Sarah E. Hochman

Learn More
Cerebral malaria (CM) is a major contributor to malaria deaths, but its pathophysiology is not well understood. While sequestration of parasitized erythrocytes is thought to be critical, the roles of inflammation and coagulation are controversial. In a large series of Malawian children hospitalized with CM, HIV coinfection was more prevalent than in(More)
BACKGROUND The morbidity and mortality associated with malaria are heightened because of the spread of drug-resistant parasites and the lack of an effective vaccine. Plasmodium liver stages are the targets of new chemotherapeutics and vaccines, but there are limited tools available to study this stage in vivo. METHODS To overcome this obstacle, we(More)
HIV infection is widespread throughout the world and is especially prevalent in sub-Saharan Africa and Asia. Similarly, Plasmodium falciparum, the most common cause of severe malaria, affects large areas of sub-Saharan Africa, the Indian subcontinent, and Southeast Asia. Although initial studies suggested that HIV and malaria had independent impact upon(More)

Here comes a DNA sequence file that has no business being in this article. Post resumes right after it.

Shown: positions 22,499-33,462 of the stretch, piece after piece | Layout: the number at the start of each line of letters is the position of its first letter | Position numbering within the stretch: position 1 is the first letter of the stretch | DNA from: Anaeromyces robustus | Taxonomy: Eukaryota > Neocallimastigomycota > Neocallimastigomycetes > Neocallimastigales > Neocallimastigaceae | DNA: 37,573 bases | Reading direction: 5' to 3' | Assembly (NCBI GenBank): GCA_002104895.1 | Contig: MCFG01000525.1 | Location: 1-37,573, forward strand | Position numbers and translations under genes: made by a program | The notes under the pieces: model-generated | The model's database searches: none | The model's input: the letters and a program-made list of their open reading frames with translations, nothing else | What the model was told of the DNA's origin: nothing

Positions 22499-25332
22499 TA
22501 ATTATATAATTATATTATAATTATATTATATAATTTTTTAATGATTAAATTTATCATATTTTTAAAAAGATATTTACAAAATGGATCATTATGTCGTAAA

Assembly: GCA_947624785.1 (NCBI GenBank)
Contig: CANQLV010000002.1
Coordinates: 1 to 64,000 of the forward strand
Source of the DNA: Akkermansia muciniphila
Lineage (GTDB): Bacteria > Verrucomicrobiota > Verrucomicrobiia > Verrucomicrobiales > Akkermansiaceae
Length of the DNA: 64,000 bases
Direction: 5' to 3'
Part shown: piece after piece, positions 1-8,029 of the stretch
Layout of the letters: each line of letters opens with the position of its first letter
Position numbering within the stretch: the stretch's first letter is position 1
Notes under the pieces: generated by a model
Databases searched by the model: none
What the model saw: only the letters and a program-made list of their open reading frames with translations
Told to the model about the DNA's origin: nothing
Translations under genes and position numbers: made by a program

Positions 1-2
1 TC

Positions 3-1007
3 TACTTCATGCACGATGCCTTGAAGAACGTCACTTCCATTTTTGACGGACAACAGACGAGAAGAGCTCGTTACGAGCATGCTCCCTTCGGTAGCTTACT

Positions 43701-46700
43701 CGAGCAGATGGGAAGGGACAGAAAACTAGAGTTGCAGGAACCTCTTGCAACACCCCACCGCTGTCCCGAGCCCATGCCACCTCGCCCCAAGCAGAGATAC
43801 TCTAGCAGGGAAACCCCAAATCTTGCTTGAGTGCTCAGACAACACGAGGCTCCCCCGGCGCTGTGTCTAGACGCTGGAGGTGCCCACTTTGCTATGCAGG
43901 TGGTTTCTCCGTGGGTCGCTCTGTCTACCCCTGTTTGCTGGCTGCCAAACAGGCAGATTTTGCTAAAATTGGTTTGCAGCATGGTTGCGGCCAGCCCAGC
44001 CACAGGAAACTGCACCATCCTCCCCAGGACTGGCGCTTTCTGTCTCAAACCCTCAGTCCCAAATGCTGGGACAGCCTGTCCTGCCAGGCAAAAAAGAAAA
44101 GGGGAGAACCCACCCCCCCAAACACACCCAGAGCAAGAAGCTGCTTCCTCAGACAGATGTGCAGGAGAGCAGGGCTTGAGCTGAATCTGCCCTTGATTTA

HIV and malaria have similar global distributions. Annually, 500 million are infected and 1 million die because of malaria. 33 million have HIV and 2 million die from it each year. Minor effects of one infection on the disease course or outcome for the other would significantly impact public health because of the sheer number of people at risk for(More)
We correct the following errors in our published paper. These do not affect the main findings showing significant intravascular accumulations of monocytes and platelets in the brain tissues of children with fatal cerebral malaria (CM), which are more pronounced in children with fatal CM and HIV coinfection than in children with only CM. The numbers in Fig.(More)
  • 1